Femtosecond Laser Induced Polyyne Formation
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Polyyne molecules were produced as a result of the femtosecond laser irradiation of liquid acetone (CH3)2CO and alkane molecules hexane C6H14 and octane C8H18 using 800 nm, 100 fs duration pulses. These polyynes have been detected as a Raman band in irradiated liquid from 1800 to 2200 cm−1. Polyyne molecules generally detected as a Raman band in SERS experiment are C8H2, C10H2, C12H2 and C14H2. Two well established experimental techniques, time of flight mass spectrometry and surface enhanced Raman spectrometry were used to identify positively polyyne formation as a result of femtosecond laser irradiation of acetone and alkane liquids. Small polyynes C2H2, C4H2, and C6H2 were positively detected in the time of flight mass spectrometer TFMS, while longer polyynes from C6H2, C8H2, C10H2, C12H2 and C14H2 were detected by surface enhanced Raman spectroscopy SERS. Intensity capping occurs in a liquid due to filamentation, and the resulting intensity in a liquid is s 1013 W/cm2 during irradiation. This results in main process of ionization in the larger part of the laser focus as multiphoton ionization MPI. Focal volume increase in a liquid provides a larger volume where ions C+, C+2 and C2+are produced to initiate chemical reactions outside the laser focus. The current work established positively, that the longer polyyne formation does not occur by dehydrogenation of alkane molecules by only breaking the C-H bonds as was previously anticipated. It is proposed in this work that lengthening of polyyne chains occurs due to addition reaction of species of C+, C+2 and C2+ to double bonded species themselves produced as a result of the breaking down of the parent molecules in the laser focus. The carbon addition reactions occur outside the laser focus due to the close proximity of molecules in the liquid phase.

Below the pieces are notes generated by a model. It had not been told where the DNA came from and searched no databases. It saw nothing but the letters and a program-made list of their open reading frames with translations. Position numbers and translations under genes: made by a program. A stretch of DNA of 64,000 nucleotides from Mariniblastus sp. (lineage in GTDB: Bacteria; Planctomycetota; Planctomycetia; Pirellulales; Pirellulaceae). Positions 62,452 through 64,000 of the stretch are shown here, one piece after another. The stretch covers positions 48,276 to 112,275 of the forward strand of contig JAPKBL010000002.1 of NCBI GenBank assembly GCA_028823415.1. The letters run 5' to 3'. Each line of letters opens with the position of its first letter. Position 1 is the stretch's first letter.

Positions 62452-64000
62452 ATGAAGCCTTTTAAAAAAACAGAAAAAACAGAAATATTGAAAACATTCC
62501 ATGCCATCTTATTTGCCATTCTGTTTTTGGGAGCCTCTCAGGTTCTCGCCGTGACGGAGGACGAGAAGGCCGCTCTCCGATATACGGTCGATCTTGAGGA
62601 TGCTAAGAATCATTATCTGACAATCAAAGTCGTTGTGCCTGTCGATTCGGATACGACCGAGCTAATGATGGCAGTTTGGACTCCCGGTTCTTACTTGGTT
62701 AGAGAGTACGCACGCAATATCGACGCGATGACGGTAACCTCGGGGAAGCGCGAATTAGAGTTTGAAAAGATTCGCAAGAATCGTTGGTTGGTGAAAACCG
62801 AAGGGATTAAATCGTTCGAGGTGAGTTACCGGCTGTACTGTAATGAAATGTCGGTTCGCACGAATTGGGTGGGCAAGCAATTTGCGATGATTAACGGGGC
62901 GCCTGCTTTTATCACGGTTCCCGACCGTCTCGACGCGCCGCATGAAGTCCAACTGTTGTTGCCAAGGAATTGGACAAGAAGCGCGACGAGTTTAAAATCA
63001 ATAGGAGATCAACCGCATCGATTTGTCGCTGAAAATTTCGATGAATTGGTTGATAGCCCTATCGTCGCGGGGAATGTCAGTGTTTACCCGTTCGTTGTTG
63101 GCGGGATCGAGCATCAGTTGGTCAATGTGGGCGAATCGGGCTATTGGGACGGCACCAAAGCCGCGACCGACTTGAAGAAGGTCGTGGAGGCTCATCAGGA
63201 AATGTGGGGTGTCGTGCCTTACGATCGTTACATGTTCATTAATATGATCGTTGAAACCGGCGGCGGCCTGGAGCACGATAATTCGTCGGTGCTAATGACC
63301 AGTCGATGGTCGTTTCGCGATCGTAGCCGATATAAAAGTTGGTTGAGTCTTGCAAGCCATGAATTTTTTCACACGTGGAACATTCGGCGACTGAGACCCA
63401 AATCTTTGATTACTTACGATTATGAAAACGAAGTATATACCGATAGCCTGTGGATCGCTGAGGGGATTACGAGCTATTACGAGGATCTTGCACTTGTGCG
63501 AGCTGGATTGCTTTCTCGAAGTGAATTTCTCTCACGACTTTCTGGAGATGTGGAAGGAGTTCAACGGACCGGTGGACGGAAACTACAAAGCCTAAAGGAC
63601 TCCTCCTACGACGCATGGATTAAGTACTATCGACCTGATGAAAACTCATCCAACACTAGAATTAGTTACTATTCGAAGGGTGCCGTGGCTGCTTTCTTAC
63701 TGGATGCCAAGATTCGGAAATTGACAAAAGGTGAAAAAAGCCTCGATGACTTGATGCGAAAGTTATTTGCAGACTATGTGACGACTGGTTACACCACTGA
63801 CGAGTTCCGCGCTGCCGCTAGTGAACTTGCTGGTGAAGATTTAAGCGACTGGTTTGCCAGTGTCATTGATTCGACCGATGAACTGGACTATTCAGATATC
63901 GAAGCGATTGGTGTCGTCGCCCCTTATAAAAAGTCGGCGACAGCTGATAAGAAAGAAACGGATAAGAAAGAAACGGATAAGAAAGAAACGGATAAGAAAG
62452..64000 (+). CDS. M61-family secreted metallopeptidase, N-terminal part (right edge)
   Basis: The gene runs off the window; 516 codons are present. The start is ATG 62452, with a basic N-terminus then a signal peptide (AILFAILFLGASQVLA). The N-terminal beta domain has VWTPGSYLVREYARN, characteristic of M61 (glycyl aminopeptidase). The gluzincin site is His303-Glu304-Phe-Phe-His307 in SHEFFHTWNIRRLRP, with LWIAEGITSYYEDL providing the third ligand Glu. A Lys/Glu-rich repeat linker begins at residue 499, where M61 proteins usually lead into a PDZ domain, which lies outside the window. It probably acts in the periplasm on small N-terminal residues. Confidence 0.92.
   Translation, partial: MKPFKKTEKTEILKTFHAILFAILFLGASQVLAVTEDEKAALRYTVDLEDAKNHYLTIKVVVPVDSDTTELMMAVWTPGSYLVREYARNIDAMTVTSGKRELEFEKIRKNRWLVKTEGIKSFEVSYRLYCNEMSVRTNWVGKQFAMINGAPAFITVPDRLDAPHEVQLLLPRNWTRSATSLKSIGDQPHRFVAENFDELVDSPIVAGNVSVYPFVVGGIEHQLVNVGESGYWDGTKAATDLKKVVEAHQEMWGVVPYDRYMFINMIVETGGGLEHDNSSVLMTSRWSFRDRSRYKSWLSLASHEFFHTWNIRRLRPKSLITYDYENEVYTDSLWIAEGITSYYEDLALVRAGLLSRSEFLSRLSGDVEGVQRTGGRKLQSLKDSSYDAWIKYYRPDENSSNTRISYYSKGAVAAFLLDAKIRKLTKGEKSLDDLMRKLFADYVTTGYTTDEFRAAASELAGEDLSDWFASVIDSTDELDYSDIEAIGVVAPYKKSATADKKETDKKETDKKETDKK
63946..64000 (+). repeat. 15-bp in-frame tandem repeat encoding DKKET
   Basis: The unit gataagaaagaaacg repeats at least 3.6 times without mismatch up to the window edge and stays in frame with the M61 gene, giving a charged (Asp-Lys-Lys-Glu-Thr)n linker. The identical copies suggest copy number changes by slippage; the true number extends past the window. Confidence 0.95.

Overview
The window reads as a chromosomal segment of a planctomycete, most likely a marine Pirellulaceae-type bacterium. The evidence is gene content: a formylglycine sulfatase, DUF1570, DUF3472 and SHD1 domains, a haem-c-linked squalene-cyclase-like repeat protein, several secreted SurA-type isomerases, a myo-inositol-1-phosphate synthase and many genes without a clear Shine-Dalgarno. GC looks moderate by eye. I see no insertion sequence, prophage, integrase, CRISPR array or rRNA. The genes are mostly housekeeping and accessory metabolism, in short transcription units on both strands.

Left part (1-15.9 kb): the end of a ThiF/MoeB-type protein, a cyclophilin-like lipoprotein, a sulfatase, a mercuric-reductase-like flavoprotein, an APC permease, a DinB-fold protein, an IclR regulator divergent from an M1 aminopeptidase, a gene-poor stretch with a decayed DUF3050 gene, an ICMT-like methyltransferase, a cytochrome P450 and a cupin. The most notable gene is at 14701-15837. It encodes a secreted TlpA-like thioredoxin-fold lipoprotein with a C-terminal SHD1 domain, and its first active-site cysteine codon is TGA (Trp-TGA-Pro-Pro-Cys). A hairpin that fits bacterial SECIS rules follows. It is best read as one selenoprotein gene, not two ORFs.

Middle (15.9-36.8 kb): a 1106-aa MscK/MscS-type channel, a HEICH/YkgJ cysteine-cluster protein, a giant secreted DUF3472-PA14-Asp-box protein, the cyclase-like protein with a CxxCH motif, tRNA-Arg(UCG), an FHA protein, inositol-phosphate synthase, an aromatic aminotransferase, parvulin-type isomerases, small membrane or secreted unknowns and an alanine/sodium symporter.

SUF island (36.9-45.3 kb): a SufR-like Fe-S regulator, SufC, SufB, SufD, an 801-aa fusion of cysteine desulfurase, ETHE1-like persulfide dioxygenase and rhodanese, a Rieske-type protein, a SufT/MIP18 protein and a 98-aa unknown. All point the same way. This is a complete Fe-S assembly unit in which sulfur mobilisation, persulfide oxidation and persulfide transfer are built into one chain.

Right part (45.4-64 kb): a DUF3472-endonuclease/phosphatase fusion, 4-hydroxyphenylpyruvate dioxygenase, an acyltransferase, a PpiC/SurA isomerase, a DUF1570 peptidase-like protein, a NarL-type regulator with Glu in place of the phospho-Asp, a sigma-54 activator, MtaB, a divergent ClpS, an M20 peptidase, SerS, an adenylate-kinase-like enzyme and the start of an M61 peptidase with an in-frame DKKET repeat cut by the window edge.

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Asif Ali Zaidi (2010). Femtosecond Laser Induced Polyyne Formation. UWSpace. http://hdl.handle.net/10012/5585